House won't convene to discuss martial law: Speaker Alvarez


Posted at May 25 2017 12:15 PM | Updated as of May 25 2017 12:42 PM

The House of Representatives will not convene its members to discuss the martial law declaration of President Duterte in Mindanao following the attack of Maute fighters in Marawi City, Speaker Pantaleon Alvarez said Thursday.

"Natanggap po namin yung written report ng ating Pangulo kagabi. Wala po kaming gagawin na pag convene ng Kongreso pero bigyan ng kopya bawat miyembro," Alvarez said in an interview on ANC.

(We received the written report of the President last night. We will not convene Congress but we will give a copy of the written report to each member.)

He added: "Napagkasunduan namin na lahat ng mga kongresista lalo yung mga taga-Mindanao ay umuwi muna sa kanilang mga distrito upang tignan 'yung kalagayan ng kanilang mga constituents."

(The House members agreed that representatives, especially lawmakers from Mindanao, should return to their respective districts to check on the condition of their constituents.)

Senate President Aquilino "Koko" Pimentel III earlier said there is no need for the Senate and the House of Representatives to convene in a joint session if the majority of its members agree with the declaration of martial law.

Congress is constitutionally mandated to review a martial law declaration within 48 hours of its proclamation. Voting jointly, both houses of the legislature may revoke or uphold such proclamation through a majority vote in a regular or special session.

In 2009, Congress held a joint session of the House and Senate to hear the justifications of then President Gloria Macapagal Arroyo for declaring martial law in Maguindanao after the massacre of 58 people in Ampatuan town. Arroyo revoked the declaration before Congress could put the matter to a vote.

Alvarez said he supports the President's decision to declare military rule in the southern portion of the country.

"Itong Saligang Batas natin ngayon, hindi kagaya ng Saligang Batas noong araw... Marami nang safeguards na inilagay upang hindi maabuso yung martial law," he said.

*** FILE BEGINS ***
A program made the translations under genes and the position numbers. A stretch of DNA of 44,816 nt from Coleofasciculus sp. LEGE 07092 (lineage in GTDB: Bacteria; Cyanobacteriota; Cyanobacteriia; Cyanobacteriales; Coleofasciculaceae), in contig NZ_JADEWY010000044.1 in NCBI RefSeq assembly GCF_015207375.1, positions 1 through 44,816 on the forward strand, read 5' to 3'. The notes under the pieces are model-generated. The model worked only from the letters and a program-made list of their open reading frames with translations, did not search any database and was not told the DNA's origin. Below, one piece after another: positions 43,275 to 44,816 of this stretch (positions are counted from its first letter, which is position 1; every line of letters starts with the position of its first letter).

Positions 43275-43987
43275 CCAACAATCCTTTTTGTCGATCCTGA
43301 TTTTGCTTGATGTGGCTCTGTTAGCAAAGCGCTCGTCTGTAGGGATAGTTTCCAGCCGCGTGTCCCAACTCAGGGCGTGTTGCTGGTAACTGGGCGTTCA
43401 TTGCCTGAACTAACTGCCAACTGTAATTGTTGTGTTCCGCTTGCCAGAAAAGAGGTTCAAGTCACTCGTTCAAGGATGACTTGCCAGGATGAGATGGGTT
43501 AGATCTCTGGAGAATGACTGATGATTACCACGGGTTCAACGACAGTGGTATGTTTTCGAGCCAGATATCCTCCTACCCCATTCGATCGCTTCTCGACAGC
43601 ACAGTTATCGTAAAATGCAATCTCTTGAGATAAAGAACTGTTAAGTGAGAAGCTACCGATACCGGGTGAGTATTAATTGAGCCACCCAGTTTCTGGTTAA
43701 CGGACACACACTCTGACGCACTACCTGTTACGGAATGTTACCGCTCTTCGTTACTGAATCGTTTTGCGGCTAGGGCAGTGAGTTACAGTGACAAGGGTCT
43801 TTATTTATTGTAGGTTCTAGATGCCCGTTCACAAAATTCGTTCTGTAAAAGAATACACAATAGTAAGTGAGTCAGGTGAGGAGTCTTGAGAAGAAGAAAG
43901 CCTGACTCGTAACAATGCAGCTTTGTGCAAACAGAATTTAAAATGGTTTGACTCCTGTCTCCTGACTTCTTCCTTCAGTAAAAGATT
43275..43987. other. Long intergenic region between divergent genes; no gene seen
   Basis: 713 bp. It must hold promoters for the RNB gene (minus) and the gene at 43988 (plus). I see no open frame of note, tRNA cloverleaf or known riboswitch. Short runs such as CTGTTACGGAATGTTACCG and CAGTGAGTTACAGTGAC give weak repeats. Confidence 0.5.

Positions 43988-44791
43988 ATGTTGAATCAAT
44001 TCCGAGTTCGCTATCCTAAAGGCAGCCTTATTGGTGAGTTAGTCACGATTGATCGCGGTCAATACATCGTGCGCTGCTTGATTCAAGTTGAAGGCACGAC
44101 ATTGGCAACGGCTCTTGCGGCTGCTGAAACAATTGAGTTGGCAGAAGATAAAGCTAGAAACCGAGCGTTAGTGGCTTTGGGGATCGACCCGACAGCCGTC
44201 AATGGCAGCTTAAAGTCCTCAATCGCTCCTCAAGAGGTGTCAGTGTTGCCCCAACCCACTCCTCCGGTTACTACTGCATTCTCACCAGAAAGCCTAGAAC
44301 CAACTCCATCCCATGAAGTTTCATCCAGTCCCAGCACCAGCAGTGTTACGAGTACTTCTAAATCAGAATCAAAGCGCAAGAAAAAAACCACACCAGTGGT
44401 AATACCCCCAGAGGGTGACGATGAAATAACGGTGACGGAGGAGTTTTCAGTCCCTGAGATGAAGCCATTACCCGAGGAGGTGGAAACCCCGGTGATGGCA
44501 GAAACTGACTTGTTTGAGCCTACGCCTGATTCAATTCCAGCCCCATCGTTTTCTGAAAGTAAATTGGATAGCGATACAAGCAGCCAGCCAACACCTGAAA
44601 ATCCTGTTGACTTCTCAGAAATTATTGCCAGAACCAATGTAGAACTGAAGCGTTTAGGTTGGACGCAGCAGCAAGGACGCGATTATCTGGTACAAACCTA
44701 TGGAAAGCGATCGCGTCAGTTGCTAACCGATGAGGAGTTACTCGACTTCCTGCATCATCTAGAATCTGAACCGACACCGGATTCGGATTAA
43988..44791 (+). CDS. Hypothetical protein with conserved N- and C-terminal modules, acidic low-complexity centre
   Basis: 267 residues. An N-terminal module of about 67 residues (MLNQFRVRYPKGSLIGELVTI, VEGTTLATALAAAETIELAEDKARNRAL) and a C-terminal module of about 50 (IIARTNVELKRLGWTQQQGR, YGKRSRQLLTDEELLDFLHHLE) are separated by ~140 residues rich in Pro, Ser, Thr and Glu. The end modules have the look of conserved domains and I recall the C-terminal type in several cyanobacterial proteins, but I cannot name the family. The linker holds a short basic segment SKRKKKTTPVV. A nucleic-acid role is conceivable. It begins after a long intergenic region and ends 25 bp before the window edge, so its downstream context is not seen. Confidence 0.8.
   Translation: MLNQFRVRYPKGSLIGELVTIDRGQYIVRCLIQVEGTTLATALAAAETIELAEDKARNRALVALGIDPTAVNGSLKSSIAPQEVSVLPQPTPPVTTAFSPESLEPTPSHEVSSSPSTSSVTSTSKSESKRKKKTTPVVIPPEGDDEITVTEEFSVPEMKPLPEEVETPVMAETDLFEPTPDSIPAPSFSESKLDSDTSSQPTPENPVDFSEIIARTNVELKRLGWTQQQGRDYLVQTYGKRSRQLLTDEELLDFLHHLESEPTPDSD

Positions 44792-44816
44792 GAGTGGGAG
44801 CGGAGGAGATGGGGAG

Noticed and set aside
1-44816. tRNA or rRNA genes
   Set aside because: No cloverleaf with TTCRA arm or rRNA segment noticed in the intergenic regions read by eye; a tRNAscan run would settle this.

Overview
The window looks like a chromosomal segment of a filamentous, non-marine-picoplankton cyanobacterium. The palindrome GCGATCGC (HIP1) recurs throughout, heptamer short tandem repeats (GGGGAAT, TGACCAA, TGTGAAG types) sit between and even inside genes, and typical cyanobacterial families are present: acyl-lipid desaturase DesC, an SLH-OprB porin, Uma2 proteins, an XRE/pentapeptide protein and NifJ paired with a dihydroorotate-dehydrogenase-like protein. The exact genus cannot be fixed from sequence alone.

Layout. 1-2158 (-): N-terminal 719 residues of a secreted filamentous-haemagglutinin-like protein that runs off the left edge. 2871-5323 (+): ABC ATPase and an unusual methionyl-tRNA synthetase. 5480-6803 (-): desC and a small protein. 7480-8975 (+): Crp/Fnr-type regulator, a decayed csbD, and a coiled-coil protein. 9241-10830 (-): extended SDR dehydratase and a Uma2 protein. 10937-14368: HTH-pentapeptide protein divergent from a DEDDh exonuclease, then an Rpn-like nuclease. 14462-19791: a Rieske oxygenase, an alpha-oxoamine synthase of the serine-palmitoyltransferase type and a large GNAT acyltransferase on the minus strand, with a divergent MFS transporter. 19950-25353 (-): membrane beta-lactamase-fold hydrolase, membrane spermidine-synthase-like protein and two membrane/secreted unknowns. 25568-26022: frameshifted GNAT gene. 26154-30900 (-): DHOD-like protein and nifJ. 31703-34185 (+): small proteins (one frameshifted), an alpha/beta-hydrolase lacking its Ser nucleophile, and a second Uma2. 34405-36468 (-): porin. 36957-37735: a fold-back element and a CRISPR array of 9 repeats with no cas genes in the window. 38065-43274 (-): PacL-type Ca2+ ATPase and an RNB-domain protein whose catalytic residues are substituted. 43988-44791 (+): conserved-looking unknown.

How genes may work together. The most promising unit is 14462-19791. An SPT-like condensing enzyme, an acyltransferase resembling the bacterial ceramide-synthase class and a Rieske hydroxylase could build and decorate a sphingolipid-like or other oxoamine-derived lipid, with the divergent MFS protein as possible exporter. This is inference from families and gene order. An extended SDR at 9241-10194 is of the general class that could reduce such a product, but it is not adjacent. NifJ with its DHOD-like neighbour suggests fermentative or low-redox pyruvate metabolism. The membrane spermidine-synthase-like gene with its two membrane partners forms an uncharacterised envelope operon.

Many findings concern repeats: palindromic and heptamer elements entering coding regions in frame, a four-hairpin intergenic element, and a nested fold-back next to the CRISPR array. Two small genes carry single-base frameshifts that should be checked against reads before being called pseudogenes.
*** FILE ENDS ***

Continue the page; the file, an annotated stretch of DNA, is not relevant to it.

(Our Constitution is different now... There are more safeguards in place to ensure that martial law will not be abused.)

"Hindi suspended ang operations ng civil authorities at ng mga korte... Noon sarado ang lahat ng mga himpilan, hindi kagaya ngayon na malaya tayong nakakapag salita," he added.

(Operations of civil authorities and courts were not suspended... Before, all media stations were shut down, unlike now, we still have freedom of speech.)

A member of the 1986 Constitutional Commission, meanwhile, said declaring martial law due to terrorist activities may be uncalled for.

"Can we classify the incident in Marawi as a rebellion according to the definition of the Revised Penal Code, which is an uprising against the president with the political purpose of removing allegiance to the constitution," Atty. Christian Monsod said in an interview on radio DZMM.

"If this is not the situation in Marawi, the President can just call on the Armed Forces to suppress lawless powers," he added.

Martial law is a measure that should only be used as a last resort, he said.

Duterte is the third president to declare martial law in the country's modern history after Arroyo in 2009 and Marcos in 1972.